Seared Chicken with Olive Salsa Verde
Ever wonder how to sear a perfectly cooked chicken breast? We've broken it down, and made it super simple. The olive salsa verde is incredibly versatile and can be used with fish, red meat and even shellbeans.
- 4 skin-on organic chicken breasts
- 2 tablespoons neutral oil, for high heat
- sea salt
- black pepper
- 1 cup castelvetrano olives, pitted & roughly chopped
- 1/2 cup chopped flat-leaf parsley
- 2 sprigs fresh thyme leaves, stemmed & chopped
- zest & juice of half a lemon
- 2 tablespoons extra virgen olive oil
Pat chicken dry with a paper towel, and season both sides with salt and pepper, to taste. Let come to room temperature while you preheat the oven to 350 degrees.
In the meantime, in a small bowl combine olives, parsely, thyme, lemon zest & juice and a few grinds of black pepper with 2 tablespoons olive oil. Taste, and season with salt, if needed.
Once oven is heated, pat chicken skin dry one more time (this helps get it nice and crispy!). Heat a 12-inch cast-iron skillet or heavy weight stainless pan over medium heat. Once it's hot, add 1-2 tablespoons neutral oil. Add chicken breasts to pan, skin side down. Make sure to lay breast down starting near you, going away from you, to avoid getting splattered by oil. Skin should spatter and sizzle right away. Turn heat down to medium and let cook for about 5 minutes.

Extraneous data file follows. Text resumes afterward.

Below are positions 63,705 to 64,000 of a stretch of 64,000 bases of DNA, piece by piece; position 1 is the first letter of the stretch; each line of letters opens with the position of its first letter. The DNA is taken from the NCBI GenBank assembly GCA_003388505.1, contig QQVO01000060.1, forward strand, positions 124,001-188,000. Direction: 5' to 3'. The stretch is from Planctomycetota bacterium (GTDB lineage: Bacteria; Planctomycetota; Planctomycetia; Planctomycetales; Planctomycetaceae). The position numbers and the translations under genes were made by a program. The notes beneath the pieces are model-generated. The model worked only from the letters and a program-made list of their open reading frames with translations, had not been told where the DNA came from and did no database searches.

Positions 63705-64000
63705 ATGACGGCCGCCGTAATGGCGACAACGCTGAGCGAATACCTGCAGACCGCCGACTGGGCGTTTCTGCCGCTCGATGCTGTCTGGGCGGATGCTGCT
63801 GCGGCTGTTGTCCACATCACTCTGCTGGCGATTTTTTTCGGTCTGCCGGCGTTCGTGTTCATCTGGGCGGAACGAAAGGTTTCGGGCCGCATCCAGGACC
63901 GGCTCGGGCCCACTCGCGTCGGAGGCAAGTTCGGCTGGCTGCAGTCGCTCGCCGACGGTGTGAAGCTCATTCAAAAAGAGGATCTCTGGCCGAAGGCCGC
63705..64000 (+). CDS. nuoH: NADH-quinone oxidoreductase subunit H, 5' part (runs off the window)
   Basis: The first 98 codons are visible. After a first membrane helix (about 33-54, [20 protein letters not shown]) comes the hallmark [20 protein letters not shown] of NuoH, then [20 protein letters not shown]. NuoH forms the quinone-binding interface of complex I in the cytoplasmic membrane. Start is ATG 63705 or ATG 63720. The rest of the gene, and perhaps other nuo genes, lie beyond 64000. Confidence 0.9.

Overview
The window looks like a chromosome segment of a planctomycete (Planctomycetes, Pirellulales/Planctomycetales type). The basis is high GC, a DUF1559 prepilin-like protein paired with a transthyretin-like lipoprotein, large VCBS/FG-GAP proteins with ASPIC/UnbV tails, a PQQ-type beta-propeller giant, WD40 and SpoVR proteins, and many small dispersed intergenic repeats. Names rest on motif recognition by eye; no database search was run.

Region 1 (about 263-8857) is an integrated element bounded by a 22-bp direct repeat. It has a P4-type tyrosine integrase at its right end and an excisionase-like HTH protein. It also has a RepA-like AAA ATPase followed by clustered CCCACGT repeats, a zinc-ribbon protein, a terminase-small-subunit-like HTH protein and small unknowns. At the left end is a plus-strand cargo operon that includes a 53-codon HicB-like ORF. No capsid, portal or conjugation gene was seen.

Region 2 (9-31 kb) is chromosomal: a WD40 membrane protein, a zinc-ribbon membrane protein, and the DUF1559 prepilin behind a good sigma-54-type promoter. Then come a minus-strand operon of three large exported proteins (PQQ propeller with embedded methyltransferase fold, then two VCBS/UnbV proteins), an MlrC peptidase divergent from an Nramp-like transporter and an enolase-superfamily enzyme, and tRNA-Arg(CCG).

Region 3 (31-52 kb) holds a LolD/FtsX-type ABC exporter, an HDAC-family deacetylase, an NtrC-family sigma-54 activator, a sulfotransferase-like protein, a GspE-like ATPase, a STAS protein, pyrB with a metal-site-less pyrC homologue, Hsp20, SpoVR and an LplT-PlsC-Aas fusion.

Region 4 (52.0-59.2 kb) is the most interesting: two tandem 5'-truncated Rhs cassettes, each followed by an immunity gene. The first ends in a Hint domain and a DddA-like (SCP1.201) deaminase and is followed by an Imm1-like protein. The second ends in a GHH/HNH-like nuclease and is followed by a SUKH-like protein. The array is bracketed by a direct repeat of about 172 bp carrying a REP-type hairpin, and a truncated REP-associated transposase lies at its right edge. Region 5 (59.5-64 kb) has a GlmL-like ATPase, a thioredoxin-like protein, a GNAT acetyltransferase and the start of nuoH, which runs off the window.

Take a peek, and if skin is deep golden brown and crispy, flip breasts. (If it's still blonde, let skinside cook for another 2 minutes before flipping). Move pan to the oven for 12-14 minutes, until chicken is cooked through (registers 160 degrees on an instaread thermometer).
Let chicken rest for 5 minutes, then slice on a bias and spoon olive salsa over top.
The quality and type of olives is key. We love Castelvetranos in this recipe for their sweet, meaty texture and bright green color. Danielle, at Pastaio Via Corta in downtown Gloucester has the best, but Whole Foods also carries them.
Tools & Tips
If your chicken breasts are really thick in one part, gently pound that portion with the flat side of a meat tenderizer. The more even the breast is in thickness, the less likely the thinner part will over-cook.